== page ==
Swedish theologian Göran Agrell noted, “Variations in the view of work are related to different ways of looking at eschatology.”1 Miroslav Volf recognized the significant connection between eschatology and approaches to ordinary work and noted that there are “two basic positions on the eschatological future of the world. Some [have] stressed radical discontinuity between the present and future orders, believing in the complete destruction of the present world at the end of the ages, and creation of a fully new world. Others postulated continuity between the two, believing that the present world will be transformed into the new heaven and new earth.”2 Volf subscribes to the last view and offers a generally hopeful theology of human work that encourages all efforts that lead to the transformation of the world and thus usher in the millennium of peace prior to the return of Jesus.
Christian mission, meanwhile, has long been regarded as a major avenue to hasten the coming of Jesus. David W. Miller3 and David J. Bosch4 agree that Christian mission is, in essence, about transformation but in the context of millennialist theology. Miller says that mainstream Protestantism has embraced postmillennialism, with its emphasis on transforming society, but suggests that premillennialists have placed the emphasis on the saving of the individual soul. Miller does not discuss the possible dangers of a focus on the transformation of society, that is, the possibility of coercion might be employed in order to achieve what the majority perceive as perfection.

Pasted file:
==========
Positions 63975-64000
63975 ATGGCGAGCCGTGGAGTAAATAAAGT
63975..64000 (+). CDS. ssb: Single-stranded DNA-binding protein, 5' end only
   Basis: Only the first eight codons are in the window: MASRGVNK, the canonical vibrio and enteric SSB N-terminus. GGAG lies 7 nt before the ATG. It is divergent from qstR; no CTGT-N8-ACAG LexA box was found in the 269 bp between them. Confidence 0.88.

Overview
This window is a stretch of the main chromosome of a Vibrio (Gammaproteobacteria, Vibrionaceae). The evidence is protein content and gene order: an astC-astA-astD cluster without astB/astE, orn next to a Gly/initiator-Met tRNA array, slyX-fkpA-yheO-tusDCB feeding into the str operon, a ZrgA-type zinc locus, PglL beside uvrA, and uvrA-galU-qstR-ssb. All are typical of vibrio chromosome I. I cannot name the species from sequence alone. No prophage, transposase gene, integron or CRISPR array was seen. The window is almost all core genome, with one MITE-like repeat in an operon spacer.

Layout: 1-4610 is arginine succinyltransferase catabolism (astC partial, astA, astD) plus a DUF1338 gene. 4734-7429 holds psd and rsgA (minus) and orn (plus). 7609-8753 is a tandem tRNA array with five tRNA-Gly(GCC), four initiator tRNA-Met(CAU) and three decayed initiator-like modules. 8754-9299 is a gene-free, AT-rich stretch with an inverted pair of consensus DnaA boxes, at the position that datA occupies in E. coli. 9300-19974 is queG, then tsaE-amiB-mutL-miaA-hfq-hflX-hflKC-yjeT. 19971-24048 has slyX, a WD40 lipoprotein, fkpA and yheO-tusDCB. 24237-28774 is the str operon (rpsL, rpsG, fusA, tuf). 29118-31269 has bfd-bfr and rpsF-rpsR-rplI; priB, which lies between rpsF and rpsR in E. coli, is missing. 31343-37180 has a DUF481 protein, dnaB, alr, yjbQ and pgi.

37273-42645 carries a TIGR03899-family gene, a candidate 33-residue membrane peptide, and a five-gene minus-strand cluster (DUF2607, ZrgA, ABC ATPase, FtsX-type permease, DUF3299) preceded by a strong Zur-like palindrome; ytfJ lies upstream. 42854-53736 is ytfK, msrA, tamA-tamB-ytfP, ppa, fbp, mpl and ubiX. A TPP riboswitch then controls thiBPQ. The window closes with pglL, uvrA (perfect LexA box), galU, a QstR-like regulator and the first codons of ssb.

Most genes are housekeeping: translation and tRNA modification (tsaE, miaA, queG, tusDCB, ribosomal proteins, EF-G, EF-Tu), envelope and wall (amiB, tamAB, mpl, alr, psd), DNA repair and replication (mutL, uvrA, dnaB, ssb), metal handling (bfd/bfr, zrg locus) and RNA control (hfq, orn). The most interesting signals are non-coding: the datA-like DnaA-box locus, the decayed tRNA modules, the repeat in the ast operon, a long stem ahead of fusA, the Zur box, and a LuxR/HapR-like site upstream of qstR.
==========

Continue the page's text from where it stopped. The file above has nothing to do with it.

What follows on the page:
For many premillennialists (who believe that Jesus comes before the millennium), the saving of the individual soul is considered to culminate in (as some believe) a secret rapture, an individualistic focus of personal safety, and removal from the end-time horrors of this world. While the world stays enveloped in chaos and misery, the “saved” soul escapes to the glory of God.